Today’s post continues my series of scenes that were cut from the book A Place of Her Own before its publication. In each of the scenes from my point of view I always started at a particular special place on the farm, where my thoughts would lead me to Martha and her situation. Then I would open Martha’s next chapter in the same location with her remembering back to her story. The editor found this too contrived, which it was. We changed that format. But I still like some of the descriptions of the places, like this one, and I believe my traipsing across the farm to these places, and thinking of Martha at each one, helped me get closer to her, even if many of those descriptions were cut. Clip…..
My kids’ good old dog William resting with me on the bluff.
Photo by Robin Loznak
The bluff, September 2010. I hopped onto the outcropping of large flat boulders overlooking a steep drop to the valley floor. Moss formed a patchy carpet on the stones, tufts of grass filling the crevices. I smiled. The bluff brought back memories of games my sister, Nancy, and I used to play. We would lie down at the edge of the overhang and keep watch on happenings below, filling our minds with imagined danger and excitement.
My daughter Carisa, with me today, stepped up beside me. An entire summer had passed since last I wandered the hills and fields of the farm seeking special places Martha might have walked in order to know this new land of hers.
Now it was fall. The first fall rains had come, but it was supposed to be clearing again, heading into the usual warm Indian summer. Dark gray clouds boiled overhead with a few bits of blue offering promise. Our coats still felt damp from the shower that caught us on our way here. I thought about Martha and the wanderlust that brought her to this place–her husband’s, but probably hers as well. What kind of danger and excitement did she face?
The soft, moist air wrapped around us as we stood on this hillside overlook, screened by the oak and myrtle trees that enclosed the bluff, giving it a pleasant feeling of seclusion, as if we could see out but might be comfortably hidden from any watchers outside. A young twisted oak stood directly out from the rimrock, offering glimpses between its branches of the lower fields and the wide green river flowing gently past. A grassy bench of land swept up from the bluff to the right, while a bank rose sharply behind, adding to our sense of enclosure.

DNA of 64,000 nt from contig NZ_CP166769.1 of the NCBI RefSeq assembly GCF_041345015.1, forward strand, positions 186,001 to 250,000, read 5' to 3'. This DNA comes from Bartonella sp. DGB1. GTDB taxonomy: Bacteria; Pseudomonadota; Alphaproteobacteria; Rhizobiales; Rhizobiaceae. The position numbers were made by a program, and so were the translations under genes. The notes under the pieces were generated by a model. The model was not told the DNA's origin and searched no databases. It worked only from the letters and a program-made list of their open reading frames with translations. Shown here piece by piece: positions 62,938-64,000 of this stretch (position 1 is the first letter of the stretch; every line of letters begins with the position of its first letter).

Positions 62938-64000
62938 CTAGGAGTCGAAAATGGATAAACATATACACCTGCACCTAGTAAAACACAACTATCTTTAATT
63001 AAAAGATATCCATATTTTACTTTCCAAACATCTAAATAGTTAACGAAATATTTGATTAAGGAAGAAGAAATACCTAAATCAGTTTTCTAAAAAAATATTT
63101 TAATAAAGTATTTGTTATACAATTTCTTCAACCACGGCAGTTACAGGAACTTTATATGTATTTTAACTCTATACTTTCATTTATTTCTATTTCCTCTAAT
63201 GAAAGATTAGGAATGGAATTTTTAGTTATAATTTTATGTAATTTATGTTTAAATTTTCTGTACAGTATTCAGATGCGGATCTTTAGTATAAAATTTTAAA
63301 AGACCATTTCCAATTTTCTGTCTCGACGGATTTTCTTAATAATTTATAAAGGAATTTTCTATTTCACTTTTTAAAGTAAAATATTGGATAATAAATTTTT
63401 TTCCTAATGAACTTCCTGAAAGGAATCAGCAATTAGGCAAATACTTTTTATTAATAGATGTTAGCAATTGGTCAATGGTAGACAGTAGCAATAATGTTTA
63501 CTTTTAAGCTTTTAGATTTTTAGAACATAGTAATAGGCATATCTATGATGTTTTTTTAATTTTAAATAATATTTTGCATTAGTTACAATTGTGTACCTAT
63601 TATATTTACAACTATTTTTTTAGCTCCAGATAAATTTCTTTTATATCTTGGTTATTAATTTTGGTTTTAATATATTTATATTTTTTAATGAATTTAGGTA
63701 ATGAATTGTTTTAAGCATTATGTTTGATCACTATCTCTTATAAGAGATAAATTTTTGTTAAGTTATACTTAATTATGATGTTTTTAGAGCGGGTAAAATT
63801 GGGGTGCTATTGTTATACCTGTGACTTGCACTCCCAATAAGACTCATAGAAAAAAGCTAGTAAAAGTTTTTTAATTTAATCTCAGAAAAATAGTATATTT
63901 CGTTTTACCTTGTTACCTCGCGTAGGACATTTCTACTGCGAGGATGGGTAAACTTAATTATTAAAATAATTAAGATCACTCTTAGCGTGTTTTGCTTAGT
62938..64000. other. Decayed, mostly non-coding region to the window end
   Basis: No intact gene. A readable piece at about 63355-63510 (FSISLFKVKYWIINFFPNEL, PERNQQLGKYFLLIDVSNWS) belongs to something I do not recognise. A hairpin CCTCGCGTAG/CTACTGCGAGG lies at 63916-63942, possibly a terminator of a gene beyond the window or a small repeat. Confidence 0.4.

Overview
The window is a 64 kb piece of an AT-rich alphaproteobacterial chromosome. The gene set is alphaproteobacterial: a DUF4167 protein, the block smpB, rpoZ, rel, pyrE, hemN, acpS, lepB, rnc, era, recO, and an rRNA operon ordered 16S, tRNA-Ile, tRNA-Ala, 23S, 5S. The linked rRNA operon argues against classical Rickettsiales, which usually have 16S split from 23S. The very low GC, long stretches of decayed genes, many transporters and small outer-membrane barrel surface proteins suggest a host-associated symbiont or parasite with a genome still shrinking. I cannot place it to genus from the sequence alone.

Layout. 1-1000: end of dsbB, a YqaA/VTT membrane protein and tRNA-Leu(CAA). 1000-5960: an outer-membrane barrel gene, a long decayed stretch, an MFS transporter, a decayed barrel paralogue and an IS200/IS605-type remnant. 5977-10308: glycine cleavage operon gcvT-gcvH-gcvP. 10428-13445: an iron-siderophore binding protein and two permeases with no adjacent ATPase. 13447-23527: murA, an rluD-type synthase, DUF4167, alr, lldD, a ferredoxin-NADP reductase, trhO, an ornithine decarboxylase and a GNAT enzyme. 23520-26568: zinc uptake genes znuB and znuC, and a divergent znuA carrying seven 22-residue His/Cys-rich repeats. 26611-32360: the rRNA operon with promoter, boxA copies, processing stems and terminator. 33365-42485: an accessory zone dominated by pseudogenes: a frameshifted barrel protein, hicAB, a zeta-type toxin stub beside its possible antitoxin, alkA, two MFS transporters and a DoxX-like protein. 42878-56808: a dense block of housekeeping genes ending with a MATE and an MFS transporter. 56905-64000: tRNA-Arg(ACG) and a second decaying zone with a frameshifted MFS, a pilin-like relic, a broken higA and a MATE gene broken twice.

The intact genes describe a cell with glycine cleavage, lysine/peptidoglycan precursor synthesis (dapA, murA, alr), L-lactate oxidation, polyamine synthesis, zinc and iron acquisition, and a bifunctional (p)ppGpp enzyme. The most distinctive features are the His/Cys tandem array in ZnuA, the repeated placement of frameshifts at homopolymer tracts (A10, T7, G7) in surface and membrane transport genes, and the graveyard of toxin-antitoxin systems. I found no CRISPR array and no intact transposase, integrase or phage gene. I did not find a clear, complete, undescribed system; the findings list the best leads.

In years past my sister and I used to take a trail to get here, a narrow animal trail that bit into an almost perpendicular hillside on our left. This time Carisa and I had taken the newer, easier route from the other direction, coming up a steep logging road, the Tree Farm Road, where a sign on the gate marked our designation as a certified Tree Farm.
In fact, before I could start the rough draft of this book I had to stop and write a new timber management plan and have the operation reviewed in order to be certified as my father had been. More than once, farm needs would pull me away from this story focused on the farm.
Did Martha come up here? Did she stand on these mossy rocks and contemplate the journey of her life that brought her to this lovely wilderness so terribly far from home? Whatever happened to her parents, Thomas and Maxy Poindexter? I doubt she ever saw them after that trip to Illinois for the birth of Leonora, a birthplace recorded by multiple census records that let me know Martha made the trip to have the child there. . . .
Questions haunted me as I plunged forward with this project. With other books, I’d often had the eerie feeling that stories were coming to me from somewhere–or someone–outside myself. I would set up a framework and ideas would flood in. That feeling hit much stronger this time, as if the messenger were closer to me. I wished whoever was sending these messages would refrain from flooding me with them at four in the morning. But I knew well that state of openness on the edge of sleep before the doubts of an awakened mind rose, letting the stuff of dream and spirit enter in.
Can you find out what happened to Martha’s parents? That would be so interesting
I did not find the parents, Wilma. I did a pretty thorough search when I was in Illinois and kept searching after I came home. The details of the search are in the book. It was one one of my big frustrations, but I finally had to let it go. One researcher who helped me said that sometimes there’s just nothing to find. But yes, it would be interesting.